Amputation is a new solo album by Norwegian guitarist Stian Westerhus. Released on the new House of Mythology label, it’s a follow-up to 2012’s The Matriarch and the Wrong Kind of Flowers (Rune Grammofon), an album of orchestral ambience based on bowed guitar treatments and preparations. But it’s closer in mood and post-production texture to Maelstrom (2014), the first album by Stian Westerhus & Pale Horses, a trio completed by keyboard player Øystein Moen and drummer Erland Dahlen, which explored muted outfield post-rock to elusively unsatisfying ends.
Most of Amputation‘s tracks have songs at their hearts. On lead cut “Kings Never Sleep”, Westerhus’ mournful, multi-tracked and processed vocals are accompanied by subtle glitch effects, dark ambience and occasional touches of Oval-esque digitalia, all spun into a moody passage of nuanced processing that irrupts with an injection of volatile and surprisingly abrasive feedback.
Melancholy seeps back in on the segue into “Sinking Ships”, another vocal tune spun from delicate extempore guitar processing, this time developed into an threnody of bowed string textures. Westerhus’ treatment of guitar and effects is about as balanced as could be.
Of the album’s conception, Westerhus says: “it’s about…accepting loss, damage and defeat. About those moments when you realise you are on the very edge of life and society as you know it. … It´s music I’ve dropped to the floor repeatedly,…music in a cracked mirror.”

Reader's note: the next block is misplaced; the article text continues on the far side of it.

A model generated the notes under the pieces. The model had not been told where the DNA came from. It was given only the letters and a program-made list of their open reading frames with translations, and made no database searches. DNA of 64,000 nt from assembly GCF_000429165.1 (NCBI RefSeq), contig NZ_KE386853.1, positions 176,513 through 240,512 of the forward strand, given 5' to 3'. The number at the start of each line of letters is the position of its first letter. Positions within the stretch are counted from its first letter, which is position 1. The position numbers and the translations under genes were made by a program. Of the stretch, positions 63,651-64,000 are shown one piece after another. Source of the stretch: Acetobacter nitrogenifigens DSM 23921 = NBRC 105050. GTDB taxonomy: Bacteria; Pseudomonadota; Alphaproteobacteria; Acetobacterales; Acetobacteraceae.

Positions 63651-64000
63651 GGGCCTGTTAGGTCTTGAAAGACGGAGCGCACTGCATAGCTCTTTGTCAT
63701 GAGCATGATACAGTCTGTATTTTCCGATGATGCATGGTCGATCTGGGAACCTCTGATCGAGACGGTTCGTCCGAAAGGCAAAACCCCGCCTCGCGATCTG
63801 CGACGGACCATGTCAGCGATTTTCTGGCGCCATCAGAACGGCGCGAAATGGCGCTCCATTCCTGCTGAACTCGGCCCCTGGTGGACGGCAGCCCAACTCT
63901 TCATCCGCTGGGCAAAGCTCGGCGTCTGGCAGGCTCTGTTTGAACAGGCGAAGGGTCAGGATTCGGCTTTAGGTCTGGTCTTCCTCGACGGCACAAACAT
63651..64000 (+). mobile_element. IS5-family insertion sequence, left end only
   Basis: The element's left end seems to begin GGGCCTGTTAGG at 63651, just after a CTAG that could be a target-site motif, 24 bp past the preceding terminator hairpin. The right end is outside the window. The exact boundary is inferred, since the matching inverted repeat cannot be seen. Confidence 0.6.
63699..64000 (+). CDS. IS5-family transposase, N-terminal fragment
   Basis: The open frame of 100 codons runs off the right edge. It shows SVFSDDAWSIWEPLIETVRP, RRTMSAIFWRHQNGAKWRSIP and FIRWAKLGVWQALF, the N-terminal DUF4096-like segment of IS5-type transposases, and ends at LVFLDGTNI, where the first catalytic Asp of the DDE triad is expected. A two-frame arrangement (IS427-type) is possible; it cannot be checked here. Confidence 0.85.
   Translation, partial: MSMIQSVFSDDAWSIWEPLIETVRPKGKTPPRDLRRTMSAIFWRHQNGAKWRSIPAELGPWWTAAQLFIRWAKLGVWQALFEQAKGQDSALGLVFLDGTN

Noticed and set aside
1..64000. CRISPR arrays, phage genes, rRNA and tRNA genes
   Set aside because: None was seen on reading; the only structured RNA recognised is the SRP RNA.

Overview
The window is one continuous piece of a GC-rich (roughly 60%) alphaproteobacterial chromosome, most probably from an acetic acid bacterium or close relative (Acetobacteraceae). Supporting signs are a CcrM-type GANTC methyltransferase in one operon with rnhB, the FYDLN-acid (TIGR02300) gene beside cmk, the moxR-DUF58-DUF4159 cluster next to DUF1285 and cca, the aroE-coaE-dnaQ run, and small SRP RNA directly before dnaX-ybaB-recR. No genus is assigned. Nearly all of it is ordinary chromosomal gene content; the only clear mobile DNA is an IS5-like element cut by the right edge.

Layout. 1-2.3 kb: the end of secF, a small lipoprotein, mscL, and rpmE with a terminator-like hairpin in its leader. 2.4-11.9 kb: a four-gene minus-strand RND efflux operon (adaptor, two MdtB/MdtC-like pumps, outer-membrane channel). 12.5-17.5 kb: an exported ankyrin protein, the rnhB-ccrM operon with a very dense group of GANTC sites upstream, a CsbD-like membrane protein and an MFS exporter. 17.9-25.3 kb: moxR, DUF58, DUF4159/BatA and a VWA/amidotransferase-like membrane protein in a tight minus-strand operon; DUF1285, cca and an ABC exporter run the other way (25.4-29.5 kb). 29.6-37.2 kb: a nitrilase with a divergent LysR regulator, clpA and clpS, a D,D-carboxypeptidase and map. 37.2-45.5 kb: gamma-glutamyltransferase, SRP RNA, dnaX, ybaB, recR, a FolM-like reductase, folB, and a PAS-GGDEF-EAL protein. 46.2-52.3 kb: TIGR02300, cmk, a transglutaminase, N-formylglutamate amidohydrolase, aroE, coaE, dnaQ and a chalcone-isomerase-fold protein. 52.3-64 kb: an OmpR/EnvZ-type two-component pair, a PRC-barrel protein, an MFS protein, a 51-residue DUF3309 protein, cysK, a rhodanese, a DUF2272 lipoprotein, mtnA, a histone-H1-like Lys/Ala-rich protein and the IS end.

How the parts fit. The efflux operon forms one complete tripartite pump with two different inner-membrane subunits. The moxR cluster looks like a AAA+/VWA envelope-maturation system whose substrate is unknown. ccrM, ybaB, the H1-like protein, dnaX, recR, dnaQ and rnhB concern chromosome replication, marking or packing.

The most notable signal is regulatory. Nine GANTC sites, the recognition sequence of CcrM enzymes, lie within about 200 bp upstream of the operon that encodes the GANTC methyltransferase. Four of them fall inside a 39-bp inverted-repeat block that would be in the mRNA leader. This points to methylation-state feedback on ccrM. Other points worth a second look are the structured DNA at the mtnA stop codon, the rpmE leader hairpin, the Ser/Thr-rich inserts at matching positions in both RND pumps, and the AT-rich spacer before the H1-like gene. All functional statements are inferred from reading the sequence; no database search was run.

The results are unsettling as often as beautiful, and there are also cuts with direct and ambiguous appeal. “How Long” is almost a pop song. It starts out with Westerhus’ frail vocal illuminated by guitar glints that mutate into a fat, complex electronic pulse, and his voice finds strength in vocal and musical repetition. It’s like an abstraction of something The Knife might demo. Later moments are wired with the staccato energy of a band like Battles, albeit at several degrees of remoteness.
“Amputation” is an ominous, riff-based exercise in abrasive noise cut through by wordless chant, but Westerhus opens up space for an almost a capella vocal, the lyrics of which gives the album its title: “I’ve been searching for my higher ground / Amputation of true belief.” The ensuing dark ambience, where bowed guitar gives a numinous edge of acousmatic phenomena, recalls Maja Ratkje’s recent Crepuscular Hour, on which Westerhus was a key player. Westerhus develops his own music with orchestral complexity, weaving lines and timbres with an animating pulse of rhythm.
“Amputation” breaks directly into “Infectious Decay”, another avant pop-song based on simple but ingeniously recombinant post rock guitar figures. This, in turn, segues into a sudden squall of heavily fx’d electric guitar, which serves as an intro to “Amputation Part II”, in which excoriating guitar is subject to extreme sonic surgery.
Westerhus makes his best music solo, and Amputation is an intensely compulsive, gritty but finessed and often hauntingly beautiful complement to the beguiling Matriarch.
Stian Westerhus guitar, effects, amplification.
Buy Amputation direct from House of Mythology.